Pizza Town On A Bike
Remember a time in Oklahoma City when a night out for pizza meant a trip to a chain store buffet? Those were the days when New York Style was as foreign a concept to Oklahomans as New York City itself. Those days are long gone—we now reside in Pizza Town.
A simple bike ride through the heart of Oklahoma City can take you on a trip ‘round the world of a pizza experience. Where once we only had the options of thin crust and personal pan sized, the ‘za revolution in OKC is here and personally, I couldn’t be any more excited for it.
Oklahoma City has grown by leaps and bounds in the past two decades, and thanks to that growth, the choices for dinner have grown with it—possibly nowhere more so than in the pizza department.
The Ninja Turtles would love Oklahoma City.
Within a few blocks of each other, you can eat the Italian mastery of Pizzeria Gusto, have a thin crust beauty at Pizza 23, enjoy a slice out on the patio of Sauced On Paseo or try one of the unique masterpieces at Empire Slice House, who touts that their pies are like David Bowie and Frank Sinatra had a pizza baby. If you visited them all, you’d be served a wide array of some of the finest slices of pizza to ever cross your taste buds.
So that’s what we decided to do. Two friends and I thought it would be fun to visit every place and eat a slice of pizza while riding bikes across the city.
It was ambitious, it was delicious and it was also a wee bit crazy.
Here’s how it went:
We started at Empire Slice House—my friends Brian and Nathan braved the summer heat with me to bike there and chow down on possibly the most popular pizza place in the city.
The walls of the place scream rebellious teenager. Posters of famous rock stars and popular ‘90s television shows cover every square inch of the place.
While those musicians remained frozen in time belting out their famous tunes, my belly sang for pizza.
We ordered a Foghorn Leghorn (an amazing combination of chicken, jalapenos and sweet, sweet sriracha), a Rocksteady (bacon, red onion, capicola, gorgonzola, balsamic reduction) and the biggest honking slice of Pepperoni this side of the Statue of Liberty.
On any other day, I would have taken the time to truly appreciate how all of the different elements in the slice come together to make such a unique piece of pizza, but my eyes were bigger than my stomach and I had miles left to go.
On we road, down 16th street and out of the Plaza District, crossing over Classen and snaking through Mesta Park, we made our way down to Sauced.
One of the older local pizza places in the city, Sauced originally opened in 2007. Sauced really captures the feel of its artsy neighborhood perfectly, hosting musicians to sing and play on the patio almost nightly.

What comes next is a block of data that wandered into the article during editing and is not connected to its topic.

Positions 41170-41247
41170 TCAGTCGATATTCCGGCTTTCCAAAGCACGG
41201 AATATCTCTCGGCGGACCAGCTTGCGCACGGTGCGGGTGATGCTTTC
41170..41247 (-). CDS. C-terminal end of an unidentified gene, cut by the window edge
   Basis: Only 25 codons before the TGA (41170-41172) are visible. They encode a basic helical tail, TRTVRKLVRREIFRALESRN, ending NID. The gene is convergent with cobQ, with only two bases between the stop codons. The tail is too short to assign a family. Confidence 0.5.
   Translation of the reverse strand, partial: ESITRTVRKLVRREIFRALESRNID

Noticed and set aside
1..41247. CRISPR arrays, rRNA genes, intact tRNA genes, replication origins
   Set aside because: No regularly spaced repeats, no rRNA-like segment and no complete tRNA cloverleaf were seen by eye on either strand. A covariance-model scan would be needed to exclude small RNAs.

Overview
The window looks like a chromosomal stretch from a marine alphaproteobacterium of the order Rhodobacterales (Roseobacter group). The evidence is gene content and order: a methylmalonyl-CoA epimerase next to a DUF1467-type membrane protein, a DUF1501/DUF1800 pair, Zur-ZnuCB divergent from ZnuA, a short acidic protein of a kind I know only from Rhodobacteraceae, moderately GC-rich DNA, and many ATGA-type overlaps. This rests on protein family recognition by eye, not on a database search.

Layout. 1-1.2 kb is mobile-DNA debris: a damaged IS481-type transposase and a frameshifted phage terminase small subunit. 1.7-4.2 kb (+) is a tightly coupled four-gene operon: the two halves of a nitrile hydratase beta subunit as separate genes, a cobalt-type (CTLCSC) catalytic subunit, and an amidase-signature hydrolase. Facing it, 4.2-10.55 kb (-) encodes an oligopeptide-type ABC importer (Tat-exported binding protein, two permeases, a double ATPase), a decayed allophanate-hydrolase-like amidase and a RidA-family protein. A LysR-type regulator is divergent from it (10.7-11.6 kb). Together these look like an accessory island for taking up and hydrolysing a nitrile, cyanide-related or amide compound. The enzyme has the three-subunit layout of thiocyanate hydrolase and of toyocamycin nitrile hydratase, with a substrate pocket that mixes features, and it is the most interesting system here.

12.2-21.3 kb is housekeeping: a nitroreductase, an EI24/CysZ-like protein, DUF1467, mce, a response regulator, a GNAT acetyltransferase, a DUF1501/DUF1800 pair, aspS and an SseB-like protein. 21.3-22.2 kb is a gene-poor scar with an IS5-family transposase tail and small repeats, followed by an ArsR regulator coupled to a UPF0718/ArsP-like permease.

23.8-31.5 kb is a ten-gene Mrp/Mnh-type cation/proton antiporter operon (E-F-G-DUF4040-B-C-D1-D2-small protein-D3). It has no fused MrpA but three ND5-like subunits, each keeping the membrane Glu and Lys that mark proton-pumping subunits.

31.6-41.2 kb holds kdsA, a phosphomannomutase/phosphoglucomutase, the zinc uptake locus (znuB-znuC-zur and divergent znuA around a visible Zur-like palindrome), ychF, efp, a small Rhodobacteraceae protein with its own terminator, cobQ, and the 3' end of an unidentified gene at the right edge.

The pizza is pretty good too. We ordered slices of the Buffalo Chicken, a CBR (chicken, bacon and ranch) and The Full Monty (pepperoni, Italian sausage, capicola, bacon, mozzarella, house red sauce).
Slowly cruising back down Walker Avenue, stuffed to the brim with tasty pizza, we made our way down to Pizzeria Gusto.
When it opened in late 2014, it was a sight to behold. While working on the facade of an old decrepit night club that stood were Gusto is now, the original facade of a beautiful blonde art deco storefront was uncovered, hidden behind layers of brick, wood shingles and fake stone. The historic facade ended up changing the design a bit throughout the construction process as to incorporate the original look into the revived building.
The restoration of it and the Pump Bar have helped completely revitalize that stretch of Walker.
Inside, the warm light shining from the ceiling down on the bar beckons you inside. Gusto is the first place we stopped that does whole pizzas instead of pizza by the slice.
Gusto is dedicated to serving the pizza in the style of Naples, Italy—they’re so proud of the finished product that those who wish to make it must adhere to strict guidelines to be able to say their pizza is truly “Neapolitan style.”
The result is a thin-crusted pizza marked by a charred dough from being exposed to wood-fueled, 900-degree heat.
For something a little lighter, we went with the classic Margherita pizza.
The thin, flaky crust combined with the fresh basil, tomatoes and mozzarella were a knockout in the flavor department.
With one stop left on our “Pizza Pedal 2015,” we knew we had to get moving, but being stuffed on pizza and trying to ride a bike is hard.
We eventually scooted along down Walker and across 23rd Street. The sun had set and the temperature had evened out a bit, though still quite toasty out.
Pizza 23 had a solid evening crowd there in the popular Uptown 23rd district. After deciding to sit outside because we didn’t want to burden others with our bike ride smell, we ordered the Hawaiian Luau to try something different and because pizza and fruit is a highly underrated combo.
The mozzarella cheese, BBQ chicken, pineapple, red onion, and oregano made for a great capper to the night as we sat out on the patio and watched cars zoom by on 23rd Street.
After growing up beholden to chain store concoctions, here we were, completely stuffed on four different, amazing, and local (!) pizza places in the heart of our city.
We’ve come a long way. Here’s to many more slices down the road.